Osprey Dyna 1.5 Review
Cons: Small storage capacity, not as comfortable
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Osprey Dyna 1.5
|Price||$89.95 at Backcountry||$149.99 at Amazon|
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|$139.95 at Amazon|
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|$103.96 at Backcountry|
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|$99.00 at Amazon|
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|Pros||Inexpensive, great hydration system||Comfortable, great fit, tons of easily reachable pockets, very versatile||Comfortable, lots of storage, great pockets||Tons of storage, comfortable, expandable||Excellent hydration system, great storage and pockets|
|Cons||Small storage capacity, not as comfortable||Expensive, must buy hydration bladder separately||No trekking pole attachment, expensive||Bulky||Itchy material, tight fit|
|Bottom Line||Useful for moderate runs only, this is an inexpensive solution to hydration woes||A comfortable fit and exceptional pockets make this model our favorite pack on the market||No matter what the mission entails, this large, comfortable vest has you covered||The highest expandable capacity for gear and water among the running packs we tested||Our favorite hydration system with tons of storage, but lacking in comfort|
|Rating Categories||Osprey Dyna 1.5||Salomon ADV Skin 12 Set||Nathan VaporHowe 2.0 12L||Ultimate Direction FKT||Salomon ADV Skin 8 Set|
|Hydration System (15%)|
|Volume To Weight Ratio (15%)|
|Specs||Osprey Dyna 1.5||Salomon ADV Skin...||Nathan VaporHowe...||Ultimate Direction...||Salomon ADV Skin 8...|
|Carrying Capacity (liters)||1.5||12||12||18||8|
|Included Liquid Capacity (liters)||1.5||1||1.6||0.6||1|
|OGL Volume to Weight Ratio (Bigger is Better!)||0.11||0.90||0.91||1.24||0.67|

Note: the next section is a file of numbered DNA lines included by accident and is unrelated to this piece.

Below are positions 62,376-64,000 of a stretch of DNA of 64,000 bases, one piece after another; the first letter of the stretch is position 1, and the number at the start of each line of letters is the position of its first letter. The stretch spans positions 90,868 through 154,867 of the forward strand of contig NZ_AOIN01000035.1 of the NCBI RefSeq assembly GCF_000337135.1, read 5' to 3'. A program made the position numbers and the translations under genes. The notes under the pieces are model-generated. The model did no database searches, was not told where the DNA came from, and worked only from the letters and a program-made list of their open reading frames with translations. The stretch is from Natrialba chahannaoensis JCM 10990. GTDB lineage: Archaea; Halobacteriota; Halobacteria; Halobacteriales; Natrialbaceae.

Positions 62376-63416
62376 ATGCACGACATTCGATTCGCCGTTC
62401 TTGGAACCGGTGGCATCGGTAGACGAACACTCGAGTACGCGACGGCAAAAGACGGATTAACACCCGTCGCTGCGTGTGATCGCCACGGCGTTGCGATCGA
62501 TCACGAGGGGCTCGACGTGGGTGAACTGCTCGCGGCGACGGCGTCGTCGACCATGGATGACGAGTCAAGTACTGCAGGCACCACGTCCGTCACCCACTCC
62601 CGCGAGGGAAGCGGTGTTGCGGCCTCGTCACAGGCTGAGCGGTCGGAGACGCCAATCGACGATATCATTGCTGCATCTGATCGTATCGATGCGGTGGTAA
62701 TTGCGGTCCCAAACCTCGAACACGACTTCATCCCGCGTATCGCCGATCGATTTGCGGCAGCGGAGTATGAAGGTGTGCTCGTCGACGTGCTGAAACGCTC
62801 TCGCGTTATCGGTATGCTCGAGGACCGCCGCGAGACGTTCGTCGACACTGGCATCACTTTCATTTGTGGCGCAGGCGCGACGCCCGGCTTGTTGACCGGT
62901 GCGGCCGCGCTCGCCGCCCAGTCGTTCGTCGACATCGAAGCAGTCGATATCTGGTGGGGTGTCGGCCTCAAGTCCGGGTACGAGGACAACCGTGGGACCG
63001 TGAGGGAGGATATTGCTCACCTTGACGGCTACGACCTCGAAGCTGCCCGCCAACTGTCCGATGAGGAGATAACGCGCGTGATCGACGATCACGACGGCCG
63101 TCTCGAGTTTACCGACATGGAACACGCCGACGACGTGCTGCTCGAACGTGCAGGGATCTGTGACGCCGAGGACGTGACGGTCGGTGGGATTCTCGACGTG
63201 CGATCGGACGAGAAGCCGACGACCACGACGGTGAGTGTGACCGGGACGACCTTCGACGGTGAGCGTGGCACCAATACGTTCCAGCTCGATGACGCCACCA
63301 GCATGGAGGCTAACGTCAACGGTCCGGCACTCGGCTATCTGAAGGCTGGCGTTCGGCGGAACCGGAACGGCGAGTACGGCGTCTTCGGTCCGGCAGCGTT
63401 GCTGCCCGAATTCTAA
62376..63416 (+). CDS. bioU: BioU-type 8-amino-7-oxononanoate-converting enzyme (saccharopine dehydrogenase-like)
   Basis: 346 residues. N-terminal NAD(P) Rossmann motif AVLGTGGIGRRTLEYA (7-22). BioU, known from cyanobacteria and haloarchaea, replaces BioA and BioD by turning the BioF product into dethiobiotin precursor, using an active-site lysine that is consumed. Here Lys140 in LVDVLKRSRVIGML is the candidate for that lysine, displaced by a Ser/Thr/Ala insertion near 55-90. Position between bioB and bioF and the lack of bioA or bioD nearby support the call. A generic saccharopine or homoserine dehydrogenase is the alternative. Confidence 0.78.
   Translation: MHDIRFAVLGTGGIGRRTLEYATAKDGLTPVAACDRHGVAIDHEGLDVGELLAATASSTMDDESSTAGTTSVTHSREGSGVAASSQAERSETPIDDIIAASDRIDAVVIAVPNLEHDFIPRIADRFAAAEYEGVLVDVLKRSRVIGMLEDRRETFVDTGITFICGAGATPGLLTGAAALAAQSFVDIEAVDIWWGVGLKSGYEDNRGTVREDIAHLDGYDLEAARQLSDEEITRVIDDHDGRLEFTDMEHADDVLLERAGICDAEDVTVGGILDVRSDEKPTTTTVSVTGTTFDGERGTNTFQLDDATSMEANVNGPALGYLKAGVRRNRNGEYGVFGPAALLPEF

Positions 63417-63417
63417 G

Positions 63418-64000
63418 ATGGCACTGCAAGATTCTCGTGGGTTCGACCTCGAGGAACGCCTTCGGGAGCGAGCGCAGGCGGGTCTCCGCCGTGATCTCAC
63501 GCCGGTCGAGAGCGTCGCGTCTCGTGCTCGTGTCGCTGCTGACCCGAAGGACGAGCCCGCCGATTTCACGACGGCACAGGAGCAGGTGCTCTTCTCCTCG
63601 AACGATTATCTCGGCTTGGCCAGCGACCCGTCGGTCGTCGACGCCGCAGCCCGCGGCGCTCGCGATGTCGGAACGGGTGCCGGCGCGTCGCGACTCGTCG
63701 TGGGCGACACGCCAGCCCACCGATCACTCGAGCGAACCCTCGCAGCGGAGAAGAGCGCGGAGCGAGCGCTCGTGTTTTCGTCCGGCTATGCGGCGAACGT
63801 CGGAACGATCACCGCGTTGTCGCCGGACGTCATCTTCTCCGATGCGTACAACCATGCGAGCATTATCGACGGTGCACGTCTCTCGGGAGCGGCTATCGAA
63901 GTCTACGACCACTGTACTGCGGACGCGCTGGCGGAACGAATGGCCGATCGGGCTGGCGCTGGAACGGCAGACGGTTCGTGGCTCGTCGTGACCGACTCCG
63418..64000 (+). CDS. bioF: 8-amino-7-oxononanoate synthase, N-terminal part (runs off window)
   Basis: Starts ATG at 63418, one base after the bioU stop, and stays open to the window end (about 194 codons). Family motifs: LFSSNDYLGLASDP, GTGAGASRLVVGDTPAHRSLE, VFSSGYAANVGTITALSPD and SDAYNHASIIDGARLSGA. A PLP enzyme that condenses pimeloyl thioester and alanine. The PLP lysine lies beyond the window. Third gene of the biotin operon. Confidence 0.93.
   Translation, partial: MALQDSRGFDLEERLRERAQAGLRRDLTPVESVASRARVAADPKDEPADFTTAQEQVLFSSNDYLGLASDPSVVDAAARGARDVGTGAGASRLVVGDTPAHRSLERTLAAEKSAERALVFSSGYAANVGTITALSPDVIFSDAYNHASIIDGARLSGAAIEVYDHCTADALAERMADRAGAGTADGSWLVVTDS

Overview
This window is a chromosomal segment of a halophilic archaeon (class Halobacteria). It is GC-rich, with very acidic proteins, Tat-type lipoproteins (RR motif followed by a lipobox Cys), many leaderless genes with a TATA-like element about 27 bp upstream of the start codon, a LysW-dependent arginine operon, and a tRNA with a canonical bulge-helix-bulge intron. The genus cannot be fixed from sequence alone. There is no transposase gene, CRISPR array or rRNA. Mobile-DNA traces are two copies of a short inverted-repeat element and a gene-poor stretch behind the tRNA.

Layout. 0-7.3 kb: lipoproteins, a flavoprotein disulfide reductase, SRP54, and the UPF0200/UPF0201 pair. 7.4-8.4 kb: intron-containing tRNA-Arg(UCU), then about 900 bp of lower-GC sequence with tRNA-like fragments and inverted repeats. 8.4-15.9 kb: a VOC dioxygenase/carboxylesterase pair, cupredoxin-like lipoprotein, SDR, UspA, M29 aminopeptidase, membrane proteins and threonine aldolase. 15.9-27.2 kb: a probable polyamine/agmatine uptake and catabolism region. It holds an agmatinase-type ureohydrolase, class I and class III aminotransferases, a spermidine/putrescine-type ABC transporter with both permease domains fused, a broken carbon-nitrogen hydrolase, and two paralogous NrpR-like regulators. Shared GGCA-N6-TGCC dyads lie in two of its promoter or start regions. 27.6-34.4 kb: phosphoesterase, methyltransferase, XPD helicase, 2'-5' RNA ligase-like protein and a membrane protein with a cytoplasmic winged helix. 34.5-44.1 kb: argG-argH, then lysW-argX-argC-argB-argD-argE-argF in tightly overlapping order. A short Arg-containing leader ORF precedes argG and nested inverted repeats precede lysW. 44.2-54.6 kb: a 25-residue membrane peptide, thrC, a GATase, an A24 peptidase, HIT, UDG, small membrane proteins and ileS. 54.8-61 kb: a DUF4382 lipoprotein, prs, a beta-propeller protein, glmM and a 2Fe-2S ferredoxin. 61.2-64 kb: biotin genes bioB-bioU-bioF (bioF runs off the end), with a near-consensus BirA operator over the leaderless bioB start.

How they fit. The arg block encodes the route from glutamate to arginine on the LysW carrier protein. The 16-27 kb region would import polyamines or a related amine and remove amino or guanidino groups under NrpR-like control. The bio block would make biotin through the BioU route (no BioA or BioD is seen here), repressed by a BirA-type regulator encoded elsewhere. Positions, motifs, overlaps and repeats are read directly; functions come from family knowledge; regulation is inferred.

|External Storage?||Yes, front pockets, external sleeve||Yes, "Kangaroo Pockets"||Large rear pocket||Yes, bungees, many external zip pockets||Two 0.5 L soft flasks|
|Type of Water Storage||Reservoir sleeve with 1.5L Hydraulics LT reservoir (included)||Two 0.5L soft flasks (included), plus bladder sleeve (bladder not included)||1.6 liters||One 0.6L bottle included||1 liter|
Our Analysis and Test Results
While this is certainly a decent hydration system, its lack of comfort and heftiness relegate it to the bottom of our review.
Comfort is paramount when you're on the trails for hours at a time. While we wouldn't describe the Dyna as overwhelmingly uncomfortable, it didn't stand a chance against the soft, form-fitting design of other higher-scoring models. The first thing we noticed was the stiff plastic at the sternum and collarbones. The vest protrudes from the body at the collar, which we found to be awkward — though we didn't notice it much when running. Similarly, where the sternum straps are attached is a stiff plastic rail. This led to a weird fit. It isn't exactly uncomfortable, but also isn't ideal. Where some vests formed to our bodies and let us forget they were even there, we were always aware of the Dyna.
The materials on the Dyna are soft and somewhat stretchy, and we appreciate the breathability of the back. One of our most important concerns with this pack, however, is the frustrating adjustability. There are two lateral straps, but the strap is elastic, making it very difficult to pull through the buckle or to release some pressure. And whereas other models have an infinitely adjustable sliding rail for the sternum straps, the Dyna has a clip system that gives the user six options. We find this system easy to use and as secure as any of the others we tested, but we docked points in this category for the more limited adjustability.
Additionally, the sternum straps are stiff, and without a way to secure them down, they stick out and flop around when running. This may sound like a small issue, but after a dozen miles, we were agonized by the bouncing of the straps and wished we had a way to secure them.